Superimposed on these global and national water challenges is the fact that nearly 70 percent of the world’s population will live in cities by 2050, compared with about 54 percent in 2014. Ensuring adequate supplies of water for both their residents and their industries therefore becomes a strategic competitive advantage issue for city managements. They will have to step up their water stewardship programs in the form of better forward planning to secure adequate supplies, improved maintenance of distribution systems to prevent leakage and main breaks, and pricing and incentive systems to encourage conservation and more efficient usage.

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Creating Constructive Futures in Business and Beyond

3p Contributor | Friday October 10th, 2014 | 0 Comments

Bath Water Lily By Giles Hutchins

Business strategist, Peter Senge, notes that our world today is shaped not by individuals alone but by networks of businesses and institutions, and that these organizations are grounded in an old logic which needs to radically shift for the times we now live in.

New horizons are created through new ways of thinking, perceiving and attending to ourselves, each other and wider life. It is up to the individuals within these organizations to co-create a new logic. This shift in logic is what Senge says is the biggest challenge facing organizational management and leadership today.  Without this radical shift in thinking we will be unable to transform successfully towards a sustainable future; in other words, we will utterly fail in our evolution.

The logic of yesterday is of top-down, hierarchic, command-and-control, risk-adverse, competition-oriented, short-termed maximization, control-based thinking best suited to the Industrial Age. It is a mechanistic worldview based on reductionist logic that fragments reality into abstract definitions, silos and objects to be quantified, measured, controlled and then maximized, while largely overlooking the interrelated, fluid, connective, collaborative, participatory nature of nature.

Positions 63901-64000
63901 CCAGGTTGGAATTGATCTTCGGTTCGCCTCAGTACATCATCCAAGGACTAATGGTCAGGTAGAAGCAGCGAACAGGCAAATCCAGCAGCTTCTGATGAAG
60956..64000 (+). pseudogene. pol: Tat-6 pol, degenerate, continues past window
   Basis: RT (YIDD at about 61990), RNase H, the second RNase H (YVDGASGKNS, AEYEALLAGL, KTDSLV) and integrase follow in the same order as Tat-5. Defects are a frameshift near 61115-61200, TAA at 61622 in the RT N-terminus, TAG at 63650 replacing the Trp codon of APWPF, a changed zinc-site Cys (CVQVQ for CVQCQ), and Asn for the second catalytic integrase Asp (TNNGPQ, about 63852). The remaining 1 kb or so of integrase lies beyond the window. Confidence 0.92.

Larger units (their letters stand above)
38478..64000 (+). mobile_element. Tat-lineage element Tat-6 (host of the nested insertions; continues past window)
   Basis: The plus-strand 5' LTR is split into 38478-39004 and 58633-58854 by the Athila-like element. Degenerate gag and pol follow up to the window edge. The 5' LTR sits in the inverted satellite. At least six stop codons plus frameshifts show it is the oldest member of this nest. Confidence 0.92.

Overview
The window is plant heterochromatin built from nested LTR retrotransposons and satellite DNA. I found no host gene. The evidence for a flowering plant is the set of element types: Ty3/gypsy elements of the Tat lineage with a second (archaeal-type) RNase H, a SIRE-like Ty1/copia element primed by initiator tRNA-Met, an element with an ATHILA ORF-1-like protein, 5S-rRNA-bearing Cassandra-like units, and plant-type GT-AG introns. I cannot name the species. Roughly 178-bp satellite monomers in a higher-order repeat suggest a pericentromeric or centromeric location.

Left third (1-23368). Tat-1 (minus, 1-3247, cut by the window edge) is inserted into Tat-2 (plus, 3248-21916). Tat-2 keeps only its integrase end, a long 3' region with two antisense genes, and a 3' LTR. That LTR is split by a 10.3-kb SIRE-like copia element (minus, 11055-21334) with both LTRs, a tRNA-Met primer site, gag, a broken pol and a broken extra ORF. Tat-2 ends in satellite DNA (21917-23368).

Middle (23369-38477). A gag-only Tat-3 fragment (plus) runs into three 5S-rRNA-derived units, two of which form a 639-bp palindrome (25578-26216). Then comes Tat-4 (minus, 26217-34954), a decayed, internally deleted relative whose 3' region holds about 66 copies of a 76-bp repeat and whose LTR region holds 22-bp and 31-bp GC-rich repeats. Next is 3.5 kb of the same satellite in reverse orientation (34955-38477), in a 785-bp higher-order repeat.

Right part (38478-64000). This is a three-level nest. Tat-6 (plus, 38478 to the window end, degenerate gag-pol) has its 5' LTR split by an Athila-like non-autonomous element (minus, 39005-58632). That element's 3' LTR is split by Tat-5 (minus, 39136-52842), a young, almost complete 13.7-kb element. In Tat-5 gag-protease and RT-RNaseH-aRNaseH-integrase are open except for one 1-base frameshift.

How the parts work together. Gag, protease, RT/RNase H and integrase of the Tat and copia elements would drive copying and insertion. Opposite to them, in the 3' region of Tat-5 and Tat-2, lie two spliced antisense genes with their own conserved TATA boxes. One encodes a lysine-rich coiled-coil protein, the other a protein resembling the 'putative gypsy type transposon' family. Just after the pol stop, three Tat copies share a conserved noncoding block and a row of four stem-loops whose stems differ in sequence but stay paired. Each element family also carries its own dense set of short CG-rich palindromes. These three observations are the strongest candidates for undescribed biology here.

In drawing inspiration from nature, we may step beyond our narrowed-down view of life and recognize the intrinsic patterns and reciprocal relations in our midst. These patterns can often seem confusing or complex for our reductionist minds, yet for our intuitive logic they are quite natural to cohere with – we are, after all, part of nature. Such patterns and flows are, by their nature, regenerative and sustainable.  In applying this inherent logic of life, we no longer need to superficially bolt-on sustainability initiatives to unsustainable modus operandi. In going with the flow of nature, we redesign for resilience, ensuring sustainability – in all sense of the word – is ingrained in how we operate and innovate.

For Senge, creative orientation is what facilitates our shift beyond yesterday’s flawed logic. Creative orientation helps us address our many practical problems as opportunities for transformation, rather than risks to be mitigated or problems to be worked around. Real life challenges are what afford us the opportunities to transform to more resilient ways of operating. Through humility, openness and playfulness, creative orientation brings a radically different mindset beyond the hyper-competitive, quantized linearity of old. It is a ‘learning-through-doing’ approach to prototyping by collaborating amongst diverse stakeholders. Here, future outcomes are beyond pre-definition: It is the co-learning journey rather than the pre-defined destination that brings transformative value to the organization and wider ecosystem of partners involved; real benefits beyond ‘doing less bad.’

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How Carbon Projects Can Bring Story to Your Sustainability Program

3p Contributor | Thursday October 9th, 2014 | 0 Comments
The Greater Lebanon Refuse Authority is the site of one of the Terrapass landfill methane capture projects

The Greater Lebanon Refuse Authority is the site of one of the Terrapass landfill methane capture projects

By Kathryn Sarkis, TerraPass

Balancing emissions with carbon offsets can do more than help your company take responsibility for its carbon footprint; it can also help build a stronger brand that has good story to tell. Carbon offsets come from a variety of different project types such as methane capture at landfills and agriculture operations, to transportation and forestry projects. Carefully choosing what emission reduction projects to support can create a story that reflects your company’s overall mission and vision and brings added value to the brand for both customers and management.

So how do you find the right emission reduction project to support? Regardless of the project type you need ensure that you are looking for a project that is of the highest quality. Carbon programs such as Verified Carbon Standard and Climate Action Reserve ensure that carbon credits are real, additional, and permanent by using accepted methodologies for validating projects. The programs’ continuous monitoring ensures that a project performs as expected while registries track and clarify ownership to ensure no double counting. Once you are assured that you are looking at carbon credits that come from a verified, validated and tracked project the fun can begin.